An across-the-board 5 per cent. reduction is already an accepted and agreed target with the EEC Ministers, as it is with the International Energy Agency countries as well. Different national programmes, including our own, are directed at achieving demand restraint and a cut in demand of that order in the present year.
Of course, we must see that the needs of British industry and the consumer are met. That is certainly my determination, but we intend to do it in line with our international and EEC obligations. I think that that is the right way forward. I believe that we shall make more progress on that basis than by, as it were, declaring war on the EEC the whole time.
Will the right hon. Gentleman explore with the European energy Ministers how they have managed to prevent the oil companies from putting their customers on to allocation while in Britain the oil companies have put their customers on to allocation?
I shall be making a statement on precisely this point later today, if I have your permission, Mr. Speaker, and certainly I shall expand upon it then. But the hon. Member is right. The position which the new Government faced when we came into office on 4 May was very unsatisfactory. It does not meet aims of the kind that I wish to see for British industry and for the British people.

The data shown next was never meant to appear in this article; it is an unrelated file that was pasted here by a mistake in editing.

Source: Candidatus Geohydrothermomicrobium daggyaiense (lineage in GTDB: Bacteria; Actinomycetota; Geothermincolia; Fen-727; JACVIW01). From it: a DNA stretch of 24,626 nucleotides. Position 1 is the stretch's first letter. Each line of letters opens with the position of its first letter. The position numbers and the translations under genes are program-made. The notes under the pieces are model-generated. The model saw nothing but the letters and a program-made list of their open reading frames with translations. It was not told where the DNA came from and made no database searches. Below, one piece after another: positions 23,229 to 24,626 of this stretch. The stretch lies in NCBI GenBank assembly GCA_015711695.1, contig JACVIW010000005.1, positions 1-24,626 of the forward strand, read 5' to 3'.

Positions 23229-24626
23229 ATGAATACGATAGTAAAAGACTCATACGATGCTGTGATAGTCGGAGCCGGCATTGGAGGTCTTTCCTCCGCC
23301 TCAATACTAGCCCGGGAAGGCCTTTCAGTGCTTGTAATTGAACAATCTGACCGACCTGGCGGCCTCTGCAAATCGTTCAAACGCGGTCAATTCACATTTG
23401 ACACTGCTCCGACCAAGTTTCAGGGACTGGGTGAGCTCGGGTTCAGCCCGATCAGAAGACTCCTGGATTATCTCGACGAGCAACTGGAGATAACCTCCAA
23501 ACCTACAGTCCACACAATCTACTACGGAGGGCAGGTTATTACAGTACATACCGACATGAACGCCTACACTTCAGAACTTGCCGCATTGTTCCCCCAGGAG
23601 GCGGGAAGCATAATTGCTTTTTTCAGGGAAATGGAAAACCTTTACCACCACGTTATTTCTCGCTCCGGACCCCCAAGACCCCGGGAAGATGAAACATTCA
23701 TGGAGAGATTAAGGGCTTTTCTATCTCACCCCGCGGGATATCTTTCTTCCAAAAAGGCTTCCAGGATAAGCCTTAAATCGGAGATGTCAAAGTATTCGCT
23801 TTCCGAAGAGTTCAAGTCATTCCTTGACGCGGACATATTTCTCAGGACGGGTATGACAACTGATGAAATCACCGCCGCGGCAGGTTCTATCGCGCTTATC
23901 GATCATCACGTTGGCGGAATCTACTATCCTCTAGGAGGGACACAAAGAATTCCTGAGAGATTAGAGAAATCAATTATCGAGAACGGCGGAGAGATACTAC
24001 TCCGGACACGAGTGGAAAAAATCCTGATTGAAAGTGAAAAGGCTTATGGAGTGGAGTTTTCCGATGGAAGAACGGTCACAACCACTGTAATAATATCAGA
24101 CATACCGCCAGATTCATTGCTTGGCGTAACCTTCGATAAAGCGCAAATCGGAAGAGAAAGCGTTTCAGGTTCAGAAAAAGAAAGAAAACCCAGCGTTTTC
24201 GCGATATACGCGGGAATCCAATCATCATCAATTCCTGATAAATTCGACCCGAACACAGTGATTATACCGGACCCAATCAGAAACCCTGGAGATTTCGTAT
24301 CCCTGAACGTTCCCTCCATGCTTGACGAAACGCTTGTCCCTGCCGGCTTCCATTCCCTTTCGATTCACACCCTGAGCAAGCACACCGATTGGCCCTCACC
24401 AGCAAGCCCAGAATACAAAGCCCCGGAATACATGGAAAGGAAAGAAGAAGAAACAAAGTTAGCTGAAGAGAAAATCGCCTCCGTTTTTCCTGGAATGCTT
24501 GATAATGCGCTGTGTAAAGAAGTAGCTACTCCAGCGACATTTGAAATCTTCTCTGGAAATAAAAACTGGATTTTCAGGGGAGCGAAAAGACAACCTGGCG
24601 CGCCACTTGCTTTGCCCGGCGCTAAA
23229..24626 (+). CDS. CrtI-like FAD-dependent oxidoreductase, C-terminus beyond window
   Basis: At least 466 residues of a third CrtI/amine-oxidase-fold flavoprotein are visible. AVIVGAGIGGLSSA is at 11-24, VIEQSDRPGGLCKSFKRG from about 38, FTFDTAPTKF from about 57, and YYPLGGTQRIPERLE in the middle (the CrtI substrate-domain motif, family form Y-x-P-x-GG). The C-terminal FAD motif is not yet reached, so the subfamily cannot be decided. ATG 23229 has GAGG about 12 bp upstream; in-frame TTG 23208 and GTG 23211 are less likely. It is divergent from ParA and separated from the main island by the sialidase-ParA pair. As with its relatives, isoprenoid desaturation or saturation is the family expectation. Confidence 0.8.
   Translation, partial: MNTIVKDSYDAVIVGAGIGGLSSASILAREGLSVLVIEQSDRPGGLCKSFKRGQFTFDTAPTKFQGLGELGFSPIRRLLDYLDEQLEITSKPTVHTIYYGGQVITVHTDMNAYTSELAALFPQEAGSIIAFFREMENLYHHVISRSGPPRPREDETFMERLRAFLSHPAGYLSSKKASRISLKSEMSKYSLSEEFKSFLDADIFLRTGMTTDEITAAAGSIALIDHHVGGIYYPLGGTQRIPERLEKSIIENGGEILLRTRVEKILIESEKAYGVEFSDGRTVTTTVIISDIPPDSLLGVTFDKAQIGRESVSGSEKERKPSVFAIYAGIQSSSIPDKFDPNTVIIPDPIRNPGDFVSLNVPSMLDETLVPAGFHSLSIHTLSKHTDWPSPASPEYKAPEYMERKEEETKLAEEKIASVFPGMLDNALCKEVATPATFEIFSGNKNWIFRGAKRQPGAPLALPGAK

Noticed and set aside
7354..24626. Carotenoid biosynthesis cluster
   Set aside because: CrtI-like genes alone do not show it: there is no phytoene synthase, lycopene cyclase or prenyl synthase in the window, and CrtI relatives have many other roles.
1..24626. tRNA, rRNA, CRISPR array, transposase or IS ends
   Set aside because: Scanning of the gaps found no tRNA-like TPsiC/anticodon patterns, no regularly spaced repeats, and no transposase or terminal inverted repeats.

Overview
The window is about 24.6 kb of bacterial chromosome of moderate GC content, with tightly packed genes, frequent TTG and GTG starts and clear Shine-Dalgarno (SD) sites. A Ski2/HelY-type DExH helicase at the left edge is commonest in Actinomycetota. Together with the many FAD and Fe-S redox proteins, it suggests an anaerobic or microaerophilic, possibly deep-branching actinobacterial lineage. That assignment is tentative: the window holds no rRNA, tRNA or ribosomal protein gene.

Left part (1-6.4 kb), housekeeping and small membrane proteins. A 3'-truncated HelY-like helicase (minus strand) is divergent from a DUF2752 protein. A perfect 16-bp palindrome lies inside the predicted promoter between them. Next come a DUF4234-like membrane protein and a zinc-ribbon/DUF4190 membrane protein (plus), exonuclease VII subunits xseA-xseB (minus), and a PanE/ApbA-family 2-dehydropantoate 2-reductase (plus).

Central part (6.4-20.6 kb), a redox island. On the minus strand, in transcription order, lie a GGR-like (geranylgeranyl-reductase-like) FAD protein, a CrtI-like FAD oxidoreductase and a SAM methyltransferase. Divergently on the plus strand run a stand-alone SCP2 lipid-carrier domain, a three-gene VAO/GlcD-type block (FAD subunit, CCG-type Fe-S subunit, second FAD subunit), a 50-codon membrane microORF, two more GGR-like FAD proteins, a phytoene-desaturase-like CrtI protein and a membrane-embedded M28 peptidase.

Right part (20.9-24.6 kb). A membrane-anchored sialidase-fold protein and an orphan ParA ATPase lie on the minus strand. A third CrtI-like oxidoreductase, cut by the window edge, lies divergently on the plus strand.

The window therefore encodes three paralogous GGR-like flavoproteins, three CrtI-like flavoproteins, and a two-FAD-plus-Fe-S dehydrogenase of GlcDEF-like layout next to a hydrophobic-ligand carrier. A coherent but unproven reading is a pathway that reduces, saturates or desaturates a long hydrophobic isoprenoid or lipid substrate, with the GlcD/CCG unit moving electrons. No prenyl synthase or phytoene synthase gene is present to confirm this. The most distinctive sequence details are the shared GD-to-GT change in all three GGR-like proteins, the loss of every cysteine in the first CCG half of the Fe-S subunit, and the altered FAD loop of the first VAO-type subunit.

I share the thought behind my hon. Friend's question. I have had discussions with other energy Ministers in the EEC. On behalf of EEC Ministers collectively, in the role of the presidency, the French energy Minister flew to Washington to make the strongest possible representations and to point out the dangers of unilateral action of this kind.
I should like to make progress in an EEC context on the production of coal. I believe that we stand a better chance, although I am sure the right hon. Gentleman understands the difficulties, if we start from the proposition that it is in our national interest to work with the EEC rather than against the EEC.